Standing Rock's fight against Dakota pipeline not over as tribe plans for fossil-free future

Opponents of the Dakota Access Pipeline in October 2016.
Sunday, July 9, 2017

The Standing Rock Sioux Tribe recently won a major legal victory in federal court which may have the power to force the shutdown of the $3.8 billion Dakota Access pipeline. 

District Judge James Boasberg ruled on June 28 that the Donald Trump administration failed to conduct an adequate environmental review of the pipeline, after President Trump ordered the Army Corps of Engineers to fast-track and green light its approval. 

The judge requested additional briefings on whether the pipeline should be shut off until the completion of a full review of a potential oil spill’s impacts on fishing and hunting rights, as well as environmental justice. 

The pipeline faced months of massive resistance from the Standing Rock Sioux Tribe, members of hundreds of other indigenous tribes from across the Americas, as well as non-Native allies. 

Speaking to Democracy Now!’s Amy Goodman, Standing Rock Sioux Chair Dave Archambault II explained the tribe’s lawsuit: “From the very beginning, we asked the Corps of Engineers, ‘What impact will this pipeline have on our people?’ And the Corps of Engineers never could answer that. 

“Their response is, ‘We’re doing an environmental assessment, and we’re going to see what impact it will have on the environment.’ And there’s no impact. That’s their — that’s what they state. 

“‘Well, we need to do a further look and see what really happens when infrastructure projects have an impact on our people’ ... that’s the question we asked. And to get the answer, it required a full, in-depth environmental impact statement.”

During the interview Goodman also referred to explosive revelations regarding the private security firm TigerSwan, which was hired to collaborate closely with law enforcement agencies to spy on the nonviolent indigenous-led movement.

According to leaked internal documents, TigerSwan targeted Dakota Access water protectors with military-style counterterrorism measures and accused those opposing the pipeline of being "insurgents" and the movement "an ideologically driven insurgency," even using words like "jihadi." 

Responding to these accusations, Nick Tilsen, executive director of the Thunder Valley Community Development Corporation and a citizen of the Oglala Lakota Nation on Pine Ridge Reservation in South Dakota, told Goodman: “How is it possible that any indigenous people are insurgents on their own land? 

“Our land has been overrun by corporations, by the militarisation of our lands and our communities and our people. It’s impossible for us, as indigenous people on our only land, to be insurgents. 

“If there’s insurgents, it’s the company. If there’s insurgents, it’s the private military company. We were not insurgents. We were people fighting for what was right, simply fighting for what we believed in and protecting water on behalf of 17 million Americans...”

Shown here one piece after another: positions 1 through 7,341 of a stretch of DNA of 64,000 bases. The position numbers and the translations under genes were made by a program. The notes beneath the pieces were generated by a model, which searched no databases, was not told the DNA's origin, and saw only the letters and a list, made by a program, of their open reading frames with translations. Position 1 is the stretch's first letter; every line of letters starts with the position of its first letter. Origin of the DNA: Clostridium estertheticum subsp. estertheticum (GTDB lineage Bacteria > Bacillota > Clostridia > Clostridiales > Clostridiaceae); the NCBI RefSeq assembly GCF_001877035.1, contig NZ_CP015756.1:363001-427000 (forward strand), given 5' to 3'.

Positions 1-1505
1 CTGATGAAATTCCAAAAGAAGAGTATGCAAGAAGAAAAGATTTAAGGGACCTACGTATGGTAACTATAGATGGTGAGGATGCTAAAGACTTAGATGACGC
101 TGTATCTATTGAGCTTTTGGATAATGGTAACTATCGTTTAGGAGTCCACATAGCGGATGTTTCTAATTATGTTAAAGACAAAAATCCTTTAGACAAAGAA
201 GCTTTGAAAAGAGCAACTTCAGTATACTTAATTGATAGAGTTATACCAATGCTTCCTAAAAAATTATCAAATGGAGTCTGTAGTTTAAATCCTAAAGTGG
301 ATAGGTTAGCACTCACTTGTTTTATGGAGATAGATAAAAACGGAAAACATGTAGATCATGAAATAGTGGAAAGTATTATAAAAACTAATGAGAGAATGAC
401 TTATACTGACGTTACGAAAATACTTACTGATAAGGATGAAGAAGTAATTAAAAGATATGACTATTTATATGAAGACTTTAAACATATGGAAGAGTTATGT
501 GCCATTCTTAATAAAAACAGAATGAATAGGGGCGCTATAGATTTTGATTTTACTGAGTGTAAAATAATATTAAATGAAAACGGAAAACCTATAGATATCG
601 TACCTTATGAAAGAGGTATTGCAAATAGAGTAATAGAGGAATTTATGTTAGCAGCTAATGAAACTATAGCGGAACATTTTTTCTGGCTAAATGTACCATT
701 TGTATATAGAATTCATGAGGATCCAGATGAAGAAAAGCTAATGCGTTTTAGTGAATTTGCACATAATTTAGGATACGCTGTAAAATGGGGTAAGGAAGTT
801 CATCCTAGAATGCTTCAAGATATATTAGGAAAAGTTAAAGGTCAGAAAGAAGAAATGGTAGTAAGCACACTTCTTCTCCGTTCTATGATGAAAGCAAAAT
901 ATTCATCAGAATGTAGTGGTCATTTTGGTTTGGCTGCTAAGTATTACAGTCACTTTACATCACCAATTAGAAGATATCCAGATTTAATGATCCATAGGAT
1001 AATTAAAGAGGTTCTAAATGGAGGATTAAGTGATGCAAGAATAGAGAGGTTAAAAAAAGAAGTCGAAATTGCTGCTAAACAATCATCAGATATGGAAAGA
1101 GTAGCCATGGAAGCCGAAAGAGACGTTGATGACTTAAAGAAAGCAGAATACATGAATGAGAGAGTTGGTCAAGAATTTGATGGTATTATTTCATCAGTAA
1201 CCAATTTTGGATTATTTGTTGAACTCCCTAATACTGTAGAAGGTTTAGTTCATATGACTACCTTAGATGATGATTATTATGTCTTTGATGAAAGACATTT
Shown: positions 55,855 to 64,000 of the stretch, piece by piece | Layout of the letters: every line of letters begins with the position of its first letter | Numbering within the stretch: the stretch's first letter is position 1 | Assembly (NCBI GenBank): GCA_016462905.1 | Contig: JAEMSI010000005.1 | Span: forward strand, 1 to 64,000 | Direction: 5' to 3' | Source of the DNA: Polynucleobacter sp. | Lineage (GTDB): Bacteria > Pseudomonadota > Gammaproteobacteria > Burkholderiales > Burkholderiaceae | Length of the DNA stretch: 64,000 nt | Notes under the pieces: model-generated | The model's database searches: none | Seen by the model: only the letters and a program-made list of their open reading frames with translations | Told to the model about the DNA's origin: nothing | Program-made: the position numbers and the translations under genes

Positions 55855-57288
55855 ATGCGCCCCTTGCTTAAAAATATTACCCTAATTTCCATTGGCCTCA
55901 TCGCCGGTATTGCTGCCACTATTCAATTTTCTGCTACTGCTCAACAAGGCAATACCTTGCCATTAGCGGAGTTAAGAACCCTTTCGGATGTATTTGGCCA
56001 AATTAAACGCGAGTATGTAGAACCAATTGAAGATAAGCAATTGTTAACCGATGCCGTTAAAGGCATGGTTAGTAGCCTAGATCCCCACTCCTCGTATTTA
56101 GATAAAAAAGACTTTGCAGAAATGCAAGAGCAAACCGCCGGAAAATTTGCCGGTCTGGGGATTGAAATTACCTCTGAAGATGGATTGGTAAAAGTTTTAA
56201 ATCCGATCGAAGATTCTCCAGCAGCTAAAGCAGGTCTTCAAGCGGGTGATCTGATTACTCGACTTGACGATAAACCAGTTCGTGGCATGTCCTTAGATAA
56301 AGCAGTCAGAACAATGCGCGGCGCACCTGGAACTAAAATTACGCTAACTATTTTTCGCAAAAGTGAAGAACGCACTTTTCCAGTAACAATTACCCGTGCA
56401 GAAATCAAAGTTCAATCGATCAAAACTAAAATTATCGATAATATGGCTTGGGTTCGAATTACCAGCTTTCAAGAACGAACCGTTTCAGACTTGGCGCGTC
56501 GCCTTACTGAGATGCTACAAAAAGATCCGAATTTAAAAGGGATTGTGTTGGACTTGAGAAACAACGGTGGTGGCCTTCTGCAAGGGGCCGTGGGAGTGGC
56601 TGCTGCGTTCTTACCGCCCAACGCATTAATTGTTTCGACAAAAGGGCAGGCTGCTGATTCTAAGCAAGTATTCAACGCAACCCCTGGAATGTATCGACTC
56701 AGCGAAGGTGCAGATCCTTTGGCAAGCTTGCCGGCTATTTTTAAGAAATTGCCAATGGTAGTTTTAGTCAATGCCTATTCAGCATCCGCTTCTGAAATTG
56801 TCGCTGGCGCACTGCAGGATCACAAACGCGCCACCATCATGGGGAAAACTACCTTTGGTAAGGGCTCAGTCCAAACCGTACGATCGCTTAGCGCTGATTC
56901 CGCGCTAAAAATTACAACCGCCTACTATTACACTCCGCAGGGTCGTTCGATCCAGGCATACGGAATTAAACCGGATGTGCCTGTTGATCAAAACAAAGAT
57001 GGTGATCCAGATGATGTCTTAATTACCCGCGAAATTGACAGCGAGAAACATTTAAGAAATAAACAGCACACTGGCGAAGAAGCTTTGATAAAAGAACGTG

Archambault also spoke to Goodman about some of the initiatives being undertaken at Standing Rock in terms of promoting renewable energy. 

“We have over 12 communities on Standing Rock” said Archambault. “What would be a dream or goal is to have all 12 communities powered off renewable ... if tribes, Native tribal nations can say we are 100% powered and 100% that we consume renewable energy, that builds awareness for other communities and then maybe the nation...

With the solar panels, we’re starting off with a 300-kilowatt project. On the commercial wind side, we have a resource, and that’s the wind, that can generate a lot of electricity in the Great Plains ... it will be a commercial wind farm, so that we’re talking like 100 megawatts, producing on average maybe 40 to 50 megawatts annually. 

“So we’ll be able to take those — that power and sell it commercially and then use the resources to offset or to evolve our homes, so that they can provide heat in a good way, rather than burning fossil fuels.”

Tilsen added: “We’re fighting for our very future. And, you know, we have to be able to meet the needs of our present generation without compromising the ability of future generations to meet their own needs. 

“And this is a very indigenous way of thinking, indigenous values way of thinking. It’s also a very practical way of thinking, because the past energy and economic model that this country has been operating on has continued to create a separation between the rich and the poor, exploit lands, and we’re fighting for something very different.

“Let’s make sure something happens for the people of Standing Rock. Let’s make sure that this inspiration happening at Standing Rock benefits the people of Standing Rock... This can have a ripple effect to what happens all throughout Indian country, and hopefully begin to reform the way that energy policy and energy projects happen.”

[Abridged from Democracy Now!]

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